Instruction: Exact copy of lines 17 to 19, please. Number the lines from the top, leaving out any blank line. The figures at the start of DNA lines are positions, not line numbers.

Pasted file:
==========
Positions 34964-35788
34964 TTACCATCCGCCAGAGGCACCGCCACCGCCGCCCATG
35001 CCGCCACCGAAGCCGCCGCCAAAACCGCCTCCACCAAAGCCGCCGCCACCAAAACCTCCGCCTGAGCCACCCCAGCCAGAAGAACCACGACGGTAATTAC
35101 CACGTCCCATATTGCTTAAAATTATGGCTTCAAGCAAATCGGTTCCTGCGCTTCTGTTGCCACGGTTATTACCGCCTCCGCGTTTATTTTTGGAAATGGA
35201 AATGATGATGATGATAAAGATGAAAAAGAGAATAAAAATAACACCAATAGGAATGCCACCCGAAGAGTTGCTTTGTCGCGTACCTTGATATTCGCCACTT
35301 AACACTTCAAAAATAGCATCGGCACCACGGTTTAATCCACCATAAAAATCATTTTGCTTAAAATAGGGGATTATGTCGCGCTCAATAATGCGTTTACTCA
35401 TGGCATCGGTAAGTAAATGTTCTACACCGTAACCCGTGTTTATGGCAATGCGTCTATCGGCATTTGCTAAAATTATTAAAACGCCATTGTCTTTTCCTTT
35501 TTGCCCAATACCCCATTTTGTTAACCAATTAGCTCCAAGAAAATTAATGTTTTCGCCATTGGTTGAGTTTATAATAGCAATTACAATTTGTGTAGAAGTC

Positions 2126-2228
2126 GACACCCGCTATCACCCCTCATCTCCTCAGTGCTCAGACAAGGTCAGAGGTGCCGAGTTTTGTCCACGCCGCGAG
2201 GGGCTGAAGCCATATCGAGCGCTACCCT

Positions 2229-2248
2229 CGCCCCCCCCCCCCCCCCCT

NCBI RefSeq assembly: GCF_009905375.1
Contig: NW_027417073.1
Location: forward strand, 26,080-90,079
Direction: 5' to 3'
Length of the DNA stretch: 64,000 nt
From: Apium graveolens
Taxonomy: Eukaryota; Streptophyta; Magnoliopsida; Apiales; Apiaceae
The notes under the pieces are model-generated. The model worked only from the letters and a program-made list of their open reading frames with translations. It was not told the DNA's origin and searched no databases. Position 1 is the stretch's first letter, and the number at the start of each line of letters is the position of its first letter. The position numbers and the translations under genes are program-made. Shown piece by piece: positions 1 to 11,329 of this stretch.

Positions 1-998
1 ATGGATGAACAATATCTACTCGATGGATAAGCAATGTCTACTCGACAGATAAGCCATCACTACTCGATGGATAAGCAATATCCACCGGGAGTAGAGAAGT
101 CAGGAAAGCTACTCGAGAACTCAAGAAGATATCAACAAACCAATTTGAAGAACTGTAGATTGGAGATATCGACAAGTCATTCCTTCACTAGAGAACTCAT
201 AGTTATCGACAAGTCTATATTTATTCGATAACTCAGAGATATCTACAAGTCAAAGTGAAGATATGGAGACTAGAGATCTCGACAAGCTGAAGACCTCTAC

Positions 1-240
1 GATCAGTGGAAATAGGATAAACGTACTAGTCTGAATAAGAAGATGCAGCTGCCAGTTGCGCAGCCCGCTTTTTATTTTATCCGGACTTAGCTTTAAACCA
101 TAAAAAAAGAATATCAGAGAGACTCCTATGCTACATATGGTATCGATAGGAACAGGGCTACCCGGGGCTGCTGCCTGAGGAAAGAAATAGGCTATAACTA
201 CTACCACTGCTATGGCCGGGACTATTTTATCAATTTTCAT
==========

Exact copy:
Direction: 5' to 3'
Length of the DNA stretch: 64,000 nt
From: Apium graveolens